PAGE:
The Well's Secret
I KNEW it all my boyhood: in a lonesome valley meadow,
by John Boyle O'Reilly
Like a dryad's mirror hidden by the wood's dim arches near;
Its eye flashed back the sunshine, and grew dark and sad with shadow;
And I loved its truthful depths where every pebble lay so clear.
I scooped my hand and drank it, and watched the sensate quiver
Of the rippling rings of silver as the beads of crystal fell;
I pressed the richer grasses from its little trickling river,
Till at last I knew, as friends know, every secret of the well.
But one day I stood beside it on a sudden, unexpected,
When the sun had crossed the valley and a shadow hid the place;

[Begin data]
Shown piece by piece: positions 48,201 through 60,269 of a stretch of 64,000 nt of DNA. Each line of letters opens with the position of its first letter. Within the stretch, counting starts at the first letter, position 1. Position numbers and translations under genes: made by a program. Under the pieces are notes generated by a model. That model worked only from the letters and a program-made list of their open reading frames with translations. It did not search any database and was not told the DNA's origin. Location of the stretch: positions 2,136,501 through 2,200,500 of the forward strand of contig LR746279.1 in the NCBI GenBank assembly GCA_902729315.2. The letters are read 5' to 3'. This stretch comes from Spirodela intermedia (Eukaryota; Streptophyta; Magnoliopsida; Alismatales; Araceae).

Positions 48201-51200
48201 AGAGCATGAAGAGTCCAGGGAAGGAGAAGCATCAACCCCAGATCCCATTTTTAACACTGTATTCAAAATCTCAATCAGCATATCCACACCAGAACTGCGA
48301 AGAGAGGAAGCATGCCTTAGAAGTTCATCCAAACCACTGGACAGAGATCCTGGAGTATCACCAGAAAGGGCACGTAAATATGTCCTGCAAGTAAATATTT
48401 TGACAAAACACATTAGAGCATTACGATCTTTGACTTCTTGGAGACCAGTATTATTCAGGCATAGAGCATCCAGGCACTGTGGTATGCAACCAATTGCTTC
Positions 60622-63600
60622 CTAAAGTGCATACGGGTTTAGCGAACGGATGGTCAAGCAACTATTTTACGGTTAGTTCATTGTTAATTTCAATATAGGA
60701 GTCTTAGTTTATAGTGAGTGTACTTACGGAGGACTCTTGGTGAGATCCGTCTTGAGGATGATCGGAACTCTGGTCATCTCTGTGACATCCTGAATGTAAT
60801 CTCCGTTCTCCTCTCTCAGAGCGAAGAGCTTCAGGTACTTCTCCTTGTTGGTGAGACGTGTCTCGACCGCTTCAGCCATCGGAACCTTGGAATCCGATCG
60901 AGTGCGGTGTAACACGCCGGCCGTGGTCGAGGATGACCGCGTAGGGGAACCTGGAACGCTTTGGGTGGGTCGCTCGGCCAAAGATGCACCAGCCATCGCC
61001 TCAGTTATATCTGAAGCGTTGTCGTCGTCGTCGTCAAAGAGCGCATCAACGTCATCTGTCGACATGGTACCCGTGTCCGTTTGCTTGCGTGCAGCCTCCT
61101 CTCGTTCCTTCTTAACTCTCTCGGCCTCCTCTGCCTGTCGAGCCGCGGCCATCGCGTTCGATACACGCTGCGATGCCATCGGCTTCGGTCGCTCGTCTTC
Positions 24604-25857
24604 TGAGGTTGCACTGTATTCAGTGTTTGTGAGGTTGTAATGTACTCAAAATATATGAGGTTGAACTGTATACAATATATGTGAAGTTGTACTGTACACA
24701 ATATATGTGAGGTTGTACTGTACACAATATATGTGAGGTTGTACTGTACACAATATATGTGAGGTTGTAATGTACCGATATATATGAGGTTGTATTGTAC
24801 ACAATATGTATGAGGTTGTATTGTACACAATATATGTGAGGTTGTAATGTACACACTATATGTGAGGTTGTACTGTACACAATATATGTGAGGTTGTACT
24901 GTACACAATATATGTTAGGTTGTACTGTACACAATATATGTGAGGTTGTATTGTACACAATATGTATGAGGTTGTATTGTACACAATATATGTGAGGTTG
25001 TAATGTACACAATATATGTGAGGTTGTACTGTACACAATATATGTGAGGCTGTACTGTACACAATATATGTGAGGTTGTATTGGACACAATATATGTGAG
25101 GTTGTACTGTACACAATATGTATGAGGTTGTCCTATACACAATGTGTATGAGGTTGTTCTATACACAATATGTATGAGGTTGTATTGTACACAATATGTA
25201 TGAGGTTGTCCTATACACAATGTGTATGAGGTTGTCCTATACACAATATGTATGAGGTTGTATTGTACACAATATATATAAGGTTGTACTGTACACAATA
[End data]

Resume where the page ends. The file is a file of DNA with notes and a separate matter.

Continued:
And I looked in the dark water—saw my pallid cheek reflected—
And beside it, looking upward, met an evil reptile face:
Looking upward, furtive, startled at the silent, swift intrusion;
Then it darted toward the grasses, and I saw not where it fled;
But I knew its eyes were on me, and the old-time sweet illusion
Of the pure and perfect symbol I had cherished there was dead.
O, the pain to know the perjury of seeming truth that blesses!
My soul was seared like sin to see the falsehood of the place;
And the innocence that mocked me, while in dim unseen recesses
There were lurking fouler secrets than the furtive reptile face.
And since then,—O, why the burden?—when the joyous faces greet me,
With their eyes of limpid innocence, and words devoid of art,
I cannot trust their seeming, but must ask what eyes would meet me
Could I look in sudden silence at the secrets of the heart!